Each gorilla group is visited daily - only once. Group size is limited to 6 or 8 tourists and the interaction is limited to one hour.
The minimum age for tourists is 15 years old - to prevent exposing the gorillas to childhood diseases such as mumps, chickenpox, measles etc.
Flash photography is not permitted - the flash may frighten the gorillas or provoke an aggressive reaction.
Tourists must remain at least seven metres from the gorillas. Gorillas may approach you, in which case you should retreat slowly if possible.
Try to remain in a tight group - to make it easier for your guides to manage the situation and to prevent the gorillas from feeling threatened.
Remain seated or crouching and keep your arms at your side when spending time with gorillas. Keep quiet - even when filming a selfie. Shouting, standing or gesturing with your arms may be perceived as a threat by gorillas. Silverback gorillas have been known to beat their chests, roar and even charge at tourists. If this happens, remain seated and avoid eye contact with the gorilla. These threat displays look and sound scary but the gorillas soon calm down and go about their business without harming anybody.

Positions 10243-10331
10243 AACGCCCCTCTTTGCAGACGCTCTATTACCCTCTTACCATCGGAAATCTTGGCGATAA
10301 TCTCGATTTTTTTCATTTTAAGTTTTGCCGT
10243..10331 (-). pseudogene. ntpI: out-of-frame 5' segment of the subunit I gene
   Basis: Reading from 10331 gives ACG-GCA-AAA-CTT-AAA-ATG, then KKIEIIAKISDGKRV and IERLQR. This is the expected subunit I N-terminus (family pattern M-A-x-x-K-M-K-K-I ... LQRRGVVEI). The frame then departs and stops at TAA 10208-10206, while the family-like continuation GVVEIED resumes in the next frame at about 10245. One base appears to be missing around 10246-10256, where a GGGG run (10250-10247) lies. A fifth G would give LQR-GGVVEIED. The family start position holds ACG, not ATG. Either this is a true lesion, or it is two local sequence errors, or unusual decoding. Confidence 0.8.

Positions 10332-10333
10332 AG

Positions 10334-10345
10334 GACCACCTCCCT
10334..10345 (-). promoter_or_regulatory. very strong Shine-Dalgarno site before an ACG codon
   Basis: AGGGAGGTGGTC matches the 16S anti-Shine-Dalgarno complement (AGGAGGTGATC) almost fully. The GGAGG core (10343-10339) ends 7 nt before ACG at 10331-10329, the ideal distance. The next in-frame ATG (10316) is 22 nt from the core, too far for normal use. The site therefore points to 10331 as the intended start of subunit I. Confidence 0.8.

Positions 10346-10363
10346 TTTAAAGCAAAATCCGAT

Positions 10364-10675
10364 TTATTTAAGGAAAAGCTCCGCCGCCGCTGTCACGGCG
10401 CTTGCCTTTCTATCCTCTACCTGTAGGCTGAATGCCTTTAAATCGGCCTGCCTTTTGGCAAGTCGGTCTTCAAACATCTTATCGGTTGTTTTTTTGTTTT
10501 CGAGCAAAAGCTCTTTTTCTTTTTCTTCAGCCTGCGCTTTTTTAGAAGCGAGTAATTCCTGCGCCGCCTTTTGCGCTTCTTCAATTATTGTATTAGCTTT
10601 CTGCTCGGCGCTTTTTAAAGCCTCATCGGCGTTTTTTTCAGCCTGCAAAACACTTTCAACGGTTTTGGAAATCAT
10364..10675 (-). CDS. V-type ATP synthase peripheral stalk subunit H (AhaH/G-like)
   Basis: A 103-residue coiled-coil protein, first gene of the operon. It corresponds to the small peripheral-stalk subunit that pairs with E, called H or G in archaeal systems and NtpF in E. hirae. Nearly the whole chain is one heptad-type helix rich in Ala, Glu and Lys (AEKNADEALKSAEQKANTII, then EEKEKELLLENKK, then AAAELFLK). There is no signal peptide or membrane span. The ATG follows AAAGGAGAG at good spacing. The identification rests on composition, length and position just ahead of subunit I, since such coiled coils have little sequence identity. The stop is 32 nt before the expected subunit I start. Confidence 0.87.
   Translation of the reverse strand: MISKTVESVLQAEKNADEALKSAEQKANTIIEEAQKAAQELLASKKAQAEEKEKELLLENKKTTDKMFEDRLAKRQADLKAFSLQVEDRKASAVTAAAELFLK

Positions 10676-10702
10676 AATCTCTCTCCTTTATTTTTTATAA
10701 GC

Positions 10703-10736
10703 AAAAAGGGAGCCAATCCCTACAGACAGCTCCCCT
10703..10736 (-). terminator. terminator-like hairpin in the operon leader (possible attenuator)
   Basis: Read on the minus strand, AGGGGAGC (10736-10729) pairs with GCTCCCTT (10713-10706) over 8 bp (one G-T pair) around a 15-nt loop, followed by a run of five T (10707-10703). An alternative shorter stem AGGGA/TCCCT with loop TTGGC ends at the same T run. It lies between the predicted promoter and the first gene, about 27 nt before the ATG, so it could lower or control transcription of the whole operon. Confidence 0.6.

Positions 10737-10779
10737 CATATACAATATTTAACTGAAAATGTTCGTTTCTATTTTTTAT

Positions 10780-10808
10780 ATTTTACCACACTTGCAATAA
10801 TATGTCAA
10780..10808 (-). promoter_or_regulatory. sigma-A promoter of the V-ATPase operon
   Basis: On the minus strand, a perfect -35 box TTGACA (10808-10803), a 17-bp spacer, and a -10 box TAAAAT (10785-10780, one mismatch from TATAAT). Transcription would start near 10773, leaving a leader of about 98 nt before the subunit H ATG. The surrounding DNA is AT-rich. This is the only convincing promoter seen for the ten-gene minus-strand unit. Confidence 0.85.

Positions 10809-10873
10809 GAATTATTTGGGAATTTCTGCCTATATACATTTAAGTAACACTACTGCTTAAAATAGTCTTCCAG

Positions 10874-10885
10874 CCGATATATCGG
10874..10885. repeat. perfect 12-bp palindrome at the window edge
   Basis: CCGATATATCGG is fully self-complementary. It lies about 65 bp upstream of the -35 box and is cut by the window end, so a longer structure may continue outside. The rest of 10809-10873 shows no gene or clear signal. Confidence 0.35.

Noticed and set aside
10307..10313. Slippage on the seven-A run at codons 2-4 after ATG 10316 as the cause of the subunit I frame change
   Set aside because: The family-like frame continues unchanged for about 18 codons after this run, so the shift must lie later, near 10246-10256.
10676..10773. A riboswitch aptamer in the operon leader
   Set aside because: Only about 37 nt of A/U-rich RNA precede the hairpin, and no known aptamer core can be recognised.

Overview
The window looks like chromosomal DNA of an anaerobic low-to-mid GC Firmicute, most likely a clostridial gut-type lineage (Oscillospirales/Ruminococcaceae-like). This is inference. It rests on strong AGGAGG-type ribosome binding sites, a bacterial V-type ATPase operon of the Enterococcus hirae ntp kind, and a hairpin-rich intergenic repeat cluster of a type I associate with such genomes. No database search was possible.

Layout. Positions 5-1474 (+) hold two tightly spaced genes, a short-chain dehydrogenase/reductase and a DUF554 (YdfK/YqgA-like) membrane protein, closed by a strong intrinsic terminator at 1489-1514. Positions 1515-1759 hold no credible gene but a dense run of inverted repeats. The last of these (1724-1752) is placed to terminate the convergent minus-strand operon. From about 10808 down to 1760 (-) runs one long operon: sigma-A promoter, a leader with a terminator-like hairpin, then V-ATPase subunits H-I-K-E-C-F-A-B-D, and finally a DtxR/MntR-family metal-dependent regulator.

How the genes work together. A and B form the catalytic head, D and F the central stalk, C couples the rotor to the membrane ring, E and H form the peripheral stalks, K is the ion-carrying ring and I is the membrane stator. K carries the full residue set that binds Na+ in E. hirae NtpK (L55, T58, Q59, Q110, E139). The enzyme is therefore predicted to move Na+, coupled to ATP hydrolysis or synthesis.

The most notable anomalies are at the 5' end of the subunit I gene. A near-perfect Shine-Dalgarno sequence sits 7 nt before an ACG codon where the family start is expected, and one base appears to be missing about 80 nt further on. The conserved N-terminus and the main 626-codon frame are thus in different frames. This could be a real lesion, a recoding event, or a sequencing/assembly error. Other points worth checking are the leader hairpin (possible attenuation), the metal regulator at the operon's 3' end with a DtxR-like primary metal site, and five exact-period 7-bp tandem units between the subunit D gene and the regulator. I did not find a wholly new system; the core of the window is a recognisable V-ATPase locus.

No eating, drinking or smoking is permitted anywhere near gorillas. This may attract their attention, leading to unwelcome close encounters. Your food may also be bad for gorilla health.
Please go to the bathroom before you set out. If you need to go to the toilet whilst in the forest, you will need to dig a deep hole to bury your faeces and fill the hole up afterwards. Your guides will lend you a machete for this purpose but you will need to bring your own toilet paper.
Please keep all of your rubbish in your backpack and deposit it back at your lodge after the trek.
The dry seasons - mid-December to early February and June to September - are more comfortable for trekking. That said, don't be completely put off by the rains of November and March-May, as you will have the forests and mountains to yourself, the guides and the gorillas.
A mountain gorilla trek permit usually costs US$ 700 per trek in Uganda, US$ 1,500 in Rwanda and US$400 in DRC. A gorilla habituation experience permit in Uganda costs US$1,500. These prices sometimes change during off-peak trekking periods, and there are often discounts for local or regional travellers. The proceeds of these permits go directly toward protecting these species in the respective countries. We will advise you of the exact prices when you let us know your travel dates. The cost for your gorilla-trekking lodges varies based on luxury level, location and time of year. Our ready-made packages provide our suggested lodge options.